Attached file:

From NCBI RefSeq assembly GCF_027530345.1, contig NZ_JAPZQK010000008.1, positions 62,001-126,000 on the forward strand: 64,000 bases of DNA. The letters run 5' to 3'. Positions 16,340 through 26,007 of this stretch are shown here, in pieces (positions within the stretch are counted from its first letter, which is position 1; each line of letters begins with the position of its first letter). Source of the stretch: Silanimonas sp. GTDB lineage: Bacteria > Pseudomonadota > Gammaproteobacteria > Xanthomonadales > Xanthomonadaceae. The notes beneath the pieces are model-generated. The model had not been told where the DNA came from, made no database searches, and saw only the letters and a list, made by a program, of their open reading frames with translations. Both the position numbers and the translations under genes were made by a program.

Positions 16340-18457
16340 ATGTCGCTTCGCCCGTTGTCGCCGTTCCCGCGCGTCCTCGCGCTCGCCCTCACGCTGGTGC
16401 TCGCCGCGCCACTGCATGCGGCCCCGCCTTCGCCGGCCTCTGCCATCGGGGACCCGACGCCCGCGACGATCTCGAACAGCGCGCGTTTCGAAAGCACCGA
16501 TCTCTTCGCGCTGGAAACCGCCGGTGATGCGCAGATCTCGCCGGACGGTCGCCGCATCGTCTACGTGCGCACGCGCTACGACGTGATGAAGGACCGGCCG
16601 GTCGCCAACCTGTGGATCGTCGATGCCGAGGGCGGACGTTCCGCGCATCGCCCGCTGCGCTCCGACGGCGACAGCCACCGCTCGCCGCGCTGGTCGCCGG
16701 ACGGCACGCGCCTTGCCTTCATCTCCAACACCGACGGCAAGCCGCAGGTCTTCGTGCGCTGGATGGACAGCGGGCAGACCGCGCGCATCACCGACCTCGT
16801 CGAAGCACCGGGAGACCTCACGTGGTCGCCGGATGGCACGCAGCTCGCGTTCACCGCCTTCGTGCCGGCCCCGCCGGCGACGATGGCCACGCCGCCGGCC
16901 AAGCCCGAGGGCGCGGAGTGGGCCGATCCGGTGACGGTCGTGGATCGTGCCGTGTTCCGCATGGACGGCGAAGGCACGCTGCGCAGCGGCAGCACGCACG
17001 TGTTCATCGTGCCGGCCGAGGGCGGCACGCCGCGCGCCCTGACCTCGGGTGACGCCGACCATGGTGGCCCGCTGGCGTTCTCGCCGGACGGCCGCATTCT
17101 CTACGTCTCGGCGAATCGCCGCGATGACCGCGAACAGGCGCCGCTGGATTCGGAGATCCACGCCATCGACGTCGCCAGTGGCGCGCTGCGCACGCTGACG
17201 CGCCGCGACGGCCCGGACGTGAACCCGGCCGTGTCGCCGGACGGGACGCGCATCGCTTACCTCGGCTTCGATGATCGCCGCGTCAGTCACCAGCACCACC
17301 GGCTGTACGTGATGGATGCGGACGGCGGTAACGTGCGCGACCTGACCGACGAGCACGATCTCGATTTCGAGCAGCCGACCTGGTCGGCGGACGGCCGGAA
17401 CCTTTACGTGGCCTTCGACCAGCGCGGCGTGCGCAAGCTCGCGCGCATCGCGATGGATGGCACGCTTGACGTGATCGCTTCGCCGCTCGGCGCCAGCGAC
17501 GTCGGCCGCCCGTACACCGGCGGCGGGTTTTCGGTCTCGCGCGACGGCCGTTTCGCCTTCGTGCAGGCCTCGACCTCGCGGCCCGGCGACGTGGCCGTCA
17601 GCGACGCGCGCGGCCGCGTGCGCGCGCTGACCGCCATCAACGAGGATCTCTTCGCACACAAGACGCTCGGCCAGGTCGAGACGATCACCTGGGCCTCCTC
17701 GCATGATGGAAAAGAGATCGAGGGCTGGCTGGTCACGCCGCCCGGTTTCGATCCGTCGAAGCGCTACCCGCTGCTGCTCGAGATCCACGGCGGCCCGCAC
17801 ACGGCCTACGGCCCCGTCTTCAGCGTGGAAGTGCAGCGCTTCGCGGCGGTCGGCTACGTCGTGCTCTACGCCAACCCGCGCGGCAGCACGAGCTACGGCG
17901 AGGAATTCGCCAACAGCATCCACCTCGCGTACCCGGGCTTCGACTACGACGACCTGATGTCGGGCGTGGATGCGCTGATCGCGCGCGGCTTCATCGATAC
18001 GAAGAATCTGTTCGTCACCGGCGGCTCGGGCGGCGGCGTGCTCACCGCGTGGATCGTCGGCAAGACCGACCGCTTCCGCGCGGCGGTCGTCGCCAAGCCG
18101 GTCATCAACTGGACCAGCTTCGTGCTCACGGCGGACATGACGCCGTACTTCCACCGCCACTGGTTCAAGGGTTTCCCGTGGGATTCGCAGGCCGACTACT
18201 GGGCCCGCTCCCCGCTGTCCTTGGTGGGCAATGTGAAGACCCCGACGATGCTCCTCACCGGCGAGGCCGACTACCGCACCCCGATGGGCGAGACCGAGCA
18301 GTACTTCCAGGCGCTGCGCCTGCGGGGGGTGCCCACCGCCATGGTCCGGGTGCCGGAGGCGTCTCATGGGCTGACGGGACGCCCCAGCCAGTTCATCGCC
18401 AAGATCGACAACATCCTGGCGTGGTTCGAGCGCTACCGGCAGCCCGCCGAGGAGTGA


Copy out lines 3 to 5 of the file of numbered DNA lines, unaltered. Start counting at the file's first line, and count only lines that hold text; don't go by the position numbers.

16340 ATGTCGCTTCGCCCGTTGTCGCCGTTCCCGCGCGTCCTCGCGCTCGCCCTCACGCTGGTGC
16401 TCGCCGCGCCACTGCATGCGGCCCCGCCTTCGCCGGCCTCTGCCATCGGGGACCCGACGCCCGCGACGATCTCGAACAGCGCGCGTTTCGAAAGCACCGA
16501 TCTCTTCGCGCTGGAAACCGCCGGTGATGCGCAGATCTCGCCGGACGGTCGCCGCATCGTCTACGTGCGCACGCGCTACGACGTGATGAAGGACCGGCCG